Fintech Market Overview

This article does not constitute legal advice.

Digital assets in Portugal

Fintech Software

Blockchain or distributed ledger technology is not subject to specific regulation in Portugal as a technology. Indeed, the regulation brought by blockchain has been essentially focused on the banking and finance sector, including cryptocurrencies and ICOs, notably in what concerns investor protection and fraud prevention. There is currently no regulation on the tokenisation of assets in general (and securities in particular, such as bonds or shares), although nothing in the law seems to generally prohibit it. As such, in principle we see no impediment to the tokenisation of assets or credits, provided that the parties involved in a given transaction agree on the dematerialisation of the agreement or title and the underlying assets (and the corresponding representation of the assets by tokens). Notwithstanding, in principle it would not be applicable to those assets subject to special registration or notarisation formalities (such as real estate assets) as this would additionally entail formal legal recognition by the governmental or registration authorities.1

However, in Portugal the approach in this sector has been to generally exclude cryptocurrencies from being qualified as tender or 'legal currency' and not to issue specific regulations dealing with them. As far back as 2013, the BoP issued a clarification under which it considered that Bitcoin cannot be considered secure currency, given that its issuing is carried out by non-regulated and non-supervised entities. In addition, the BoP clarified this and stated that users bear all the risk, as there is no fund or protection scheme guaranteeing depositors' or investors' funds. This approach closely follows the position of the European Banking Authority (EBA). Despite the lack of regulation and supervision, the BoP has indicated that the use of cryptocurrencies is not a forbidden or illegal act. Hence, this entity is so far more focused on a preventive and educational approach, by means of alerting to the risks of cryptocurrencies.1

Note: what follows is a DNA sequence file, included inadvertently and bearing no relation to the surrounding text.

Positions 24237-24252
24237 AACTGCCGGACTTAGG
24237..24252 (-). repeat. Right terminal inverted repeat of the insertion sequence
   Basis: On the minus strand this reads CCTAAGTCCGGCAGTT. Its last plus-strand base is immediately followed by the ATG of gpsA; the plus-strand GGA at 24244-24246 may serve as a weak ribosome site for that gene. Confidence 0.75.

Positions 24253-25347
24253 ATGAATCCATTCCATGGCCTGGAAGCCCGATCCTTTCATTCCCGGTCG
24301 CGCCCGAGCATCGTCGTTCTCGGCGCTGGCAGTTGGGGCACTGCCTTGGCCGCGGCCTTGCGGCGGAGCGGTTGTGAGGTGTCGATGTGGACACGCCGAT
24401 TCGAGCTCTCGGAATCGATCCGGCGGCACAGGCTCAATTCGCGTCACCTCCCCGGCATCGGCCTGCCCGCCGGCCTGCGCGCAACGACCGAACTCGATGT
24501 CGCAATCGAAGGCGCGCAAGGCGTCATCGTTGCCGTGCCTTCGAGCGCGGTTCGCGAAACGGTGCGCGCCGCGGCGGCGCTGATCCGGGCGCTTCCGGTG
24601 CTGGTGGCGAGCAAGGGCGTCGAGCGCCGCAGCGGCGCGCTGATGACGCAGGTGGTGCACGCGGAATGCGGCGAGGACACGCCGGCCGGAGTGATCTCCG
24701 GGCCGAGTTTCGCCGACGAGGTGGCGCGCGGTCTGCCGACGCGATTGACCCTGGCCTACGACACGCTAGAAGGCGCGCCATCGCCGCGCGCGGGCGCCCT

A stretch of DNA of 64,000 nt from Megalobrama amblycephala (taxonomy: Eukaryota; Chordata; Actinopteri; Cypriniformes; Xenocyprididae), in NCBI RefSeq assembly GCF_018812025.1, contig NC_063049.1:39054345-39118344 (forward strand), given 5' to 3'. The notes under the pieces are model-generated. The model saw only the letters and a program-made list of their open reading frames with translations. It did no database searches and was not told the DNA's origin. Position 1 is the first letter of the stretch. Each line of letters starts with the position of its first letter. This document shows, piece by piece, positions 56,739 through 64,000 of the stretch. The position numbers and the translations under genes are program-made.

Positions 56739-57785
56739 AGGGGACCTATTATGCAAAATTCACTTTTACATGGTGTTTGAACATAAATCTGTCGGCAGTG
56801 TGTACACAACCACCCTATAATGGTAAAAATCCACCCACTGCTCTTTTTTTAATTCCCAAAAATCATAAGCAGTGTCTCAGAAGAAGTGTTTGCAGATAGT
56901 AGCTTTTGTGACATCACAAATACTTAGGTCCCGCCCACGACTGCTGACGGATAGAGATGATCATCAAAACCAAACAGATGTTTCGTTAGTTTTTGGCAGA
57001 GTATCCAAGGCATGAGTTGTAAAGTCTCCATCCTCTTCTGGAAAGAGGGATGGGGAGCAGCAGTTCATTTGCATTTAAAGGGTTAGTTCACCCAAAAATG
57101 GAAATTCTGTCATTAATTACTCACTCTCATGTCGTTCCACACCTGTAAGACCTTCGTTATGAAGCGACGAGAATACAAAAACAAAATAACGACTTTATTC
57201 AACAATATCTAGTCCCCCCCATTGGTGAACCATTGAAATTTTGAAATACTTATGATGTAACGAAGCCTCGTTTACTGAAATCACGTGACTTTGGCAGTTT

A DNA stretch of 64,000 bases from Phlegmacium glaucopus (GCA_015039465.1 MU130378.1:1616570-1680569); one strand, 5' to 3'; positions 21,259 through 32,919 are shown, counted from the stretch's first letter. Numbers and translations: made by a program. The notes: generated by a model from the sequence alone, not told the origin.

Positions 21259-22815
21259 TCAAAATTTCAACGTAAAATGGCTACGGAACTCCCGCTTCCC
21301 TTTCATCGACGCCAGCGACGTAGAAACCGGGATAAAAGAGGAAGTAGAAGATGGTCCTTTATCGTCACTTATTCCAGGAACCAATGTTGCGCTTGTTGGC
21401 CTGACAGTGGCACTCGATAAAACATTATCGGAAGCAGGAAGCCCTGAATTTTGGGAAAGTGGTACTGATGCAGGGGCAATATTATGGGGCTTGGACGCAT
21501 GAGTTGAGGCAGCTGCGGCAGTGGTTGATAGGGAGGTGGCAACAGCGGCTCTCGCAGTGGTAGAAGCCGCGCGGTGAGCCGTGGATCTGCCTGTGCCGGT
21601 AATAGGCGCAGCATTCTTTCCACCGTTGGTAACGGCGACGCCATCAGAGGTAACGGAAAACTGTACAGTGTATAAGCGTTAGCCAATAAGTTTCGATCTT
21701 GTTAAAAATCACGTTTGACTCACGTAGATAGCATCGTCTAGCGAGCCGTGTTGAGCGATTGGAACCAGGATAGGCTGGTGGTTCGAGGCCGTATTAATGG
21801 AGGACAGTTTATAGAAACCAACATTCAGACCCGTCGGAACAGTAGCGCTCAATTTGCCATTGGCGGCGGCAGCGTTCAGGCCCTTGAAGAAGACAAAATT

Both the BoP and the CMVM share this understanding and – like the majority of European regulators – have been pursuing a wait-and-see approach towards regulation at the European level, which has culminated in the proposal for regulations contained in the Digital Finance Package (notably the proposal for a Regulation on Markets in Crypto-assets (MiCA)), which will bring a broader and harmonised European framework applicable to both cryptoassets and blockchain technology.1

Until these regulations are effectively enacted and come into force, a different case-by-case approach should be taken regarding those assets qualifying as securities, such as security tokens or other hybrid tokens comprising some security-like traits, pursuant to the European Securities and Markets Authority (ESMA) advice dated 9 January 2019, whereas cryptoassets qualifying as transferable securities (or another type of financial instrument under the Markets in Financial Instruments Directive (MiFID) II criteria) should be subject to the broader EU financial rules in this respect (including MiFID II and the Prospectus and Market Abuse Directives). Although the definition of what qualifies as a 'security' has been mostly committed to national regulation implementing EU legislation, we would expect to see the CMVM adopt the same approach as ESMA and to decide on the applicability of the legal framework applicable to securities (including that of public offerings, in the case of ICOs) on a case-by-case basis. An example of this approach was seen in 2018 in the context of the Bityond ICO, where the CMVM decided not to apply the public offerings regime (and the securities legal framework as a whole) after having analysed the white paper and the token's configuration and associated rights and obligations, which did not present traits similar to those of tradeable securities.1

Smart contracts in Portugal

Fintech in Portugal

Fintech in other countries

Let's introduce you

Portuguese Fintech Lawyers

Denis Polyakov

Denis Polyakov

Comprehensive legal services for businesses on corporate, tax law, cryptocurrency legislation, investment activities

Kristina Berkes

Kristina Berkes

Participation as a lawyer at investment venture funds, leading venture M&A deals in IT, supporting iGaming and business assets

Silvia Calls

Silvia Calls

We work for international SMEs, startups and Telco's

  1. https://thelawreviews.co.uk/title/the-financial-technology-law-review/portugal
Offer for startups

Fast start for $5K

You can launch your platform by paying $5000 initially and the rest after 6 months if your business grows